From last week:
IT IS not just a rainfall quantity that you need; it is a combination of significant rainfall events plus time.
This is because the Isoxaflutole active ingredient of Balance has attributes such as not being very degradable by UV rays, binding to soil colloids and having uptake sites on roots, seeds and shoots, which I believe will make it a very real partner choice in future fallow weed control decisions.
The main criteria for Balance degradation are rainfall and time.
You need both parameters to occur to be sure of this unusual Group-H- mode-of-action herbicide to be comfortable with a double crop decision such as the planting of sorghum or mung beans, since both these crops need 10 inches of rain and seven months from application date to make it possible to even contemplate planting these summer crops.
Of course, dry weather and colder soils can prolong this time period to be over seven months in duration, which is what we have had a lot of lately.
Do not just assume that because you have 10 inches of rain in a single event just before Christmas that you can plant sorghum in early January, because your Balance will be all gone.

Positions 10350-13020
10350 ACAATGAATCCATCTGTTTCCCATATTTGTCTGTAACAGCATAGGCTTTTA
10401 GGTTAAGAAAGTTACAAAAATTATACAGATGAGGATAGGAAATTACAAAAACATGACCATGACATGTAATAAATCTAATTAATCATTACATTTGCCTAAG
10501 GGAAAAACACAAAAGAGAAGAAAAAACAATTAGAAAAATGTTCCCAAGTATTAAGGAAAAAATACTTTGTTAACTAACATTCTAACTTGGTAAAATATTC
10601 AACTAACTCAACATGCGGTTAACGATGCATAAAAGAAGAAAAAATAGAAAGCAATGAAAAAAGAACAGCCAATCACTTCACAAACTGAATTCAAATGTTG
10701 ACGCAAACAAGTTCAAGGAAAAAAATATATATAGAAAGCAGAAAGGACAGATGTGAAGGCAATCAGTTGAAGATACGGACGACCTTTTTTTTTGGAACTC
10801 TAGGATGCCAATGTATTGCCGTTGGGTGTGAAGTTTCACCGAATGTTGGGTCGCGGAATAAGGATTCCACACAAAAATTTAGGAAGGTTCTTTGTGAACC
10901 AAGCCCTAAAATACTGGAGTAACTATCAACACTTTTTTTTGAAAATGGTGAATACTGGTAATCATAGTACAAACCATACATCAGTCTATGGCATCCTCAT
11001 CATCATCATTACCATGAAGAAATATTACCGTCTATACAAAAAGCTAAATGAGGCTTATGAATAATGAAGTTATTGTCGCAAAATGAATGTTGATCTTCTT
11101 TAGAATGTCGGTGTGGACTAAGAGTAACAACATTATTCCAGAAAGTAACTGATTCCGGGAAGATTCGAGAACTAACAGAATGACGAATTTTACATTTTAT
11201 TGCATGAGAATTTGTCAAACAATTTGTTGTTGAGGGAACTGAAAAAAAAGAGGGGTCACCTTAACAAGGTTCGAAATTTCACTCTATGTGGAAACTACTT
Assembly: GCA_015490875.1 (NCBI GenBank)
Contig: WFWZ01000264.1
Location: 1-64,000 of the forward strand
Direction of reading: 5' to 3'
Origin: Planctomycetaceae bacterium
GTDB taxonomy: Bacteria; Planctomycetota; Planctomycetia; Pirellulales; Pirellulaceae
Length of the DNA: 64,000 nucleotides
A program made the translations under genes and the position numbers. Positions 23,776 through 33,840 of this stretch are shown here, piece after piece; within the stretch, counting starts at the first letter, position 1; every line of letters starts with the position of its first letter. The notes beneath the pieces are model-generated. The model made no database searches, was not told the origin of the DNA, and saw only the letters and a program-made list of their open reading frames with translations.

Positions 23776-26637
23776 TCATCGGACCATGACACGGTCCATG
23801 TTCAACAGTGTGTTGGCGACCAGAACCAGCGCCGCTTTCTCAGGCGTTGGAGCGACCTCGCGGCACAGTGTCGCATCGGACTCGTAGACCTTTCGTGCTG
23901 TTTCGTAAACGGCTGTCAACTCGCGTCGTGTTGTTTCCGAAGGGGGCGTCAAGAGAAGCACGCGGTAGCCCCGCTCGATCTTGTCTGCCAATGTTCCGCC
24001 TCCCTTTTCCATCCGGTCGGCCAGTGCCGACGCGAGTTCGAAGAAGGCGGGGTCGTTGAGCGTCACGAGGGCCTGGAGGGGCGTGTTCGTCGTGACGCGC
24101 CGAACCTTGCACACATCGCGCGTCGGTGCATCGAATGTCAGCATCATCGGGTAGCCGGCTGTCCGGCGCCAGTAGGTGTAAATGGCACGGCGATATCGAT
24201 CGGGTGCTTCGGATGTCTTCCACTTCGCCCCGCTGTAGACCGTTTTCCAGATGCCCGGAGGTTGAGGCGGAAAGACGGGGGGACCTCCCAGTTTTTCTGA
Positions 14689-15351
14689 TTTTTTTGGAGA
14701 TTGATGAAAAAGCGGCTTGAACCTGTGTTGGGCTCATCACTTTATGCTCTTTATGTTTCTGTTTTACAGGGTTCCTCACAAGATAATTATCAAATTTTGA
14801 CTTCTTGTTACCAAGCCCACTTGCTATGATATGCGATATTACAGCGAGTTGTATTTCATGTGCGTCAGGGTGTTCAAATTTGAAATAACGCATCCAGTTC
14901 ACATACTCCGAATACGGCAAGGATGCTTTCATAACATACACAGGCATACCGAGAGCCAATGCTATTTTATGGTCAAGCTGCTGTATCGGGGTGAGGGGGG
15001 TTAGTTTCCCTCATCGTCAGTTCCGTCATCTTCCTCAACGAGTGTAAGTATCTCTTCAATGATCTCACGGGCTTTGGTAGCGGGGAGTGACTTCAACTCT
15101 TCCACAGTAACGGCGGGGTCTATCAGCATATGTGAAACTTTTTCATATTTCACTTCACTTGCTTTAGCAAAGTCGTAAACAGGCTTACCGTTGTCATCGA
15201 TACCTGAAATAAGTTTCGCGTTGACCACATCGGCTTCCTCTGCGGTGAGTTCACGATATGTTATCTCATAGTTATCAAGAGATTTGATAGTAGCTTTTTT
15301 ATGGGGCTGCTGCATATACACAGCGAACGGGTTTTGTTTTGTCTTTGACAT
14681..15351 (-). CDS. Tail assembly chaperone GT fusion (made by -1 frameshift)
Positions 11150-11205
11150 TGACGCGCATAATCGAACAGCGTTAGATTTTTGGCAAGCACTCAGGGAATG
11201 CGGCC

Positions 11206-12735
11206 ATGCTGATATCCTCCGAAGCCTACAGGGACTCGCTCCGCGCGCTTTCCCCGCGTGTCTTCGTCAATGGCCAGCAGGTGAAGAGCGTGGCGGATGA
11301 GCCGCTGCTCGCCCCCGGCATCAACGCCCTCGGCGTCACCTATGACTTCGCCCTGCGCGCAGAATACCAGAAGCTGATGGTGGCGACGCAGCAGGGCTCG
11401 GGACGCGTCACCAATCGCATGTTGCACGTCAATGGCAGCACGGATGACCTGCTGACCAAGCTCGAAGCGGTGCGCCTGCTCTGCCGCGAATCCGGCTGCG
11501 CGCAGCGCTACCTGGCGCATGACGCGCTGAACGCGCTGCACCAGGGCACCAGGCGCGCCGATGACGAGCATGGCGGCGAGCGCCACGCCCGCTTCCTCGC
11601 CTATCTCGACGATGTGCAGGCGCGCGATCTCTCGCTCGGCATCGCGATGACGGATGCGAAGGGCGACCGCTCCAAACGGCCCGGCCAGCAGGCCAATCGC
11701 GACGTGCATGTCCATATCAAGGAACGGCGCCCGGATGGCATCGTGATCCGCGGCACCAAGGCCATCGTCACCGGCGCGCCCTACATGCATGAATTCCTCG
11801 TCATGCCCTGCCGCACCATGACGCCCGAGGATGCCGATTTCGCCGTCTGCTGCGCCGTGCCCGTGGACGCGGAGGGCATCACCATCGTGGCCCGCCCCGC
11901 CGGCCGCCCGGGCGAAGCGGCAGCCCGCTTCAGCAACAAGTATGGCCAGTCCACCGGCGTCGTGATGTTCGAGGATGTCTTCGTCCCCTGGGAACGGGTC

It is not so, and more than once over the years have I observed sorghum plants getting to 12 inches high and then a significant rain event occurring to reactivate the Balance active ingredient of Isoxaflutole and its DKN metabolite, with the end result of this being characteristic white bleaching and stunting of growth from its residual nature.
So, like a lot of our very handy residual herbicides, the plant back time to other sensitive crops needs more than just a label comment. It also needs understanding about its potential to be present in sub-lethal amounts for an extra period of time if the weather, soil and organic matter do not line up for re-cropping intervals.
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